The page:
Gallo Pinto: The Rice-and-Bean Combo Integral to a Costa Rican Breakfast
Visit Costa Rica and your chances of trying gallo pinto are extremely high. Translating to “spotted rooster” and traditionally eaten for breakfast, gallo pinto is a speckled combination of white rice, black beans, sweet peppers, onions, and salsa Lizano, which tastes a bit like Worcestershire sauce and was even produced to rival its British counterpart.
The national dish is everywhere—on buffets at tourist-heavy resorts, on the menu of every breakfast-serving restaurant and soda (small, local restaurants found in each town or pueblo), and of course, on the tables of Ticos (citizens of Costa Rica). It’s one thing to test-drive the dish and appreciate the rich and savory flavors complemented with a slight tang (thanks to the salsa Lizano); it's another to understand why the dish is so salient in local culture.
The story of gallo pinto
Where gallo pinto originated is not entirely clear. It is the national dish of both Costa Rica and Nicaragua—and both countries claim it as their own. Its roots are supposedly Afro-Caribbean, with some version of the rice-and-bean mixture brought to the Costa Rican banana plantations by emancipated African slaves from Jamaica and other islands. Once introduced to the region, gallo pinto spread across the two countries, taking on slight regional differences, like which beans you use.
Many cultures around the world lean heavily on rice and beans as cornerstones of daily nutrition. The prevalence, availability, shelf-stability, and cost certainly make them staple foods. There are health-related reasons to eat them. Rice and beans together make a complete protein. They’re full of vitamins, minerals, phytochemicals, and fiber. They’re a healthy and filling option to kick off the day, a day that for many Ticos is filled with activity and manual labor; construction, farming and ranching, day labor, and tourist-centric work like surfing instruction or leading tours are common occupations in Costa Rica—and ones that rely on a hearty morning meal to carry them through until lunch.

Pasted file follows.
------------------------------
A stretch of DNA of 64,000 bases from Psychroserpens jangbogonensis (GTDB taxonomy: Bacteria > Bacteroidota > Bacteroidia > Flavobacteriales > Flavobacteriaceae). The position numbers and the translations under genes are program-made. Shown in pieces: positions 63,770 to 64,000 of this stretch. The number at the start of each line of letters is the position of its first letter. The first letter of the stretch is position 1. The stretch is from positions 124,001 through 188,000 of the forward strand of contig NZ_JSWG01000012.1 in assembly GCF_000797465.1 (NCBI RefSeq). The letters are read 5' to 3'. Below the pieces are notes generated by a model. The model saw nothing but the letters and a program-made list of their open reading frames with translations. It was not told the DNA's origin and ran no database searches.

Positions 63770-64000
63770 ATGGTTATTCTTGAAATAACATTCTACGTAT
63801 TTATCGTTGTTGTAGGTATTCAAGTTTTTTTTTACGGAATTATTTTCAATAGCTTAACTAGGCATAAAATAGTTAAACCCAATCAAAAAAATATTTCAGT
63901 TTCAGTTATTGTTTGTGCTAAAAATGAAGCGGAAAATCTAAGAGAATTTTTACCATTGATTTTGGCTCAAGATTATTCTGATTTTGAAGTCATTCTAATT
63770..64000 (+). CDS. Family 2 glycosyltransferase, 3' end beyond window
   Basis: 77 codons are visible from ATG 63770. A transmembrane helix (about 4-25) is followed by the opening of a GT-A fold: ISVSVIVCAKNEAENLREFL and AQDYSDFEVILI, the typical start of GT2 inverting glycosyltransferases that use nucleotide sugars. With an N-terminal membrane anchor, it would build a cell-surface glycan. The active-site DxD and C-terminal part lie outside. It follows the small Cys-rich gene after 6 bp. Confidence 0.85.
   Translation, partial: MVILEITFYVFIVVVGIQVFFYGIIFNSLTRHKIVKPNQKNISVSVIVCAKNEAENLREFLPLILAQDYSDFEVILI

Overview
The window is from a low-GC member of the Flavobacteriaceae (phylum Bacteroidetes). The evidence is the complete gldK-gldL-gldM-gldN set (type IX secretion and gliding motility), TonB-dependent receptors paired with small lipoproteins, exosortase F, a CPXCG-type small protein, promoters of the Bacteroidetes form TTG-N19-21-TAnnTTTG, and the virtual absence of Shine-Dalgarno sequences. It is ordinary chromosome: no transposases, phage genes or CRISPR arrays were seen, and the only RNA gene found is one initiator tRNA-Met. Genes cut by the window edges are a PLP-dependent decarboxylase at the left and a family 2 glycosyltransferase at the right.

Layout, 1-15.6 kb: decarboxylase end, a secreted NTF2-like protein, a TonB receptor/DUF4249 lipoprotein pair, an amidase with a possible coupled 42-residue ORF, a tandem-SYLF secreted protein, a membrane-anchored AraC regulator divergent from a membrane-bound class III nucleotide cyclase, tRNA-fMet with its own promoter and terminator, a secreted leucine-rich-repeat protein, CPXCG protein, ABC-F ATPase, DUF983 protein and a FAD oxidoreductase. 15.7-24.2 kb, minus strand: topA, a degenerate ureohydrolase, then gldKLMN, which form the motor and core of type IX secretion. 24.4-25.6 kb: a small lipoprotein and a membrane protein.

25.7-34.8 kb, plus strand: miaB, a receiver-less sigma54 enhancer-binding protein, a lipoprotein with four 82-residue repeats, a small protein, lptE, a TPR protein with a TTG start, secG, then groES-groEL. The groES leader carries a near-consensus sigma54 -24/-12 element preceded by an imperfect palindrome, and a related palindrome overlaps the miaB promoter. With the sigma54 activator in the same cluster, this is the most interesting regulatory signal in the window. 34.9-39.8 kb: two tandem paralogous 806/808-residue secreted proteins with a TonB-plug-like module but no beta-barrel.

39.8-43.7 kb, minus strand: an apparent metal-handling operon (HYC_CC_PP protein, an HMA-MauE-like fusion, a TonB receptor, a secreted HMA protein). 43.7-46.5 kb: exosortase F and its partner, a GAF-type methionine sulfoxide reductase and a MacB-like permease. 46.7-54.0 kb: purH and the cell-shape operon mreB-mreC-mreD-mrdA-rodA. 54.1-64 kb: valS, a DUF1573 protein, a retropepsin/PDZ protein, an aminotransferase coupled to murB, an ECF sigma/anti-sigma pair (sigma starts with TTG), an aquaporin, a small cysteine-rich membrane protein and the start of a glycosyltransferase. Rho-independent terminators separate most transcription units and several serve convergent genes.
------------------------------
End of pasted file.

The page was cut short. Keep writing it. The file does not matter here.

There are also financial reasons. While Costa Rica’s economy is growing to provide a better quality of life, the average household income is about $16,000 per year, prices for commodities may soar due to inflation, there are taxes on imported goods, and an influx of expats is driving up prices. Currently, many locals struggle to make ends meet, with a roughly 14% poverty rate in 2022 (similar to that of the US).
Rice and beans are inexpensive options to fill bellies when colones (the local money) fall short between paychecks. Plus, many families have multigenerational households consisting of grandparents, aunts, uncles, cousins, parents, and children living under the same roof or in close proximity. Shared meals for large groups aren’t unusual, so having something affordable to make in bulk keeps food more affordable for everyone.
And there are lifestyle reasons. While most Costa Rican households have a gas cooktop and rice cooker, not every home has an oven or refrigerator. Rice and beans are simple ingredients that can be made with any heat source, even an open flame. They’re easy to make in small amounts or in bulk, and leftovers can be stored and reheated for days.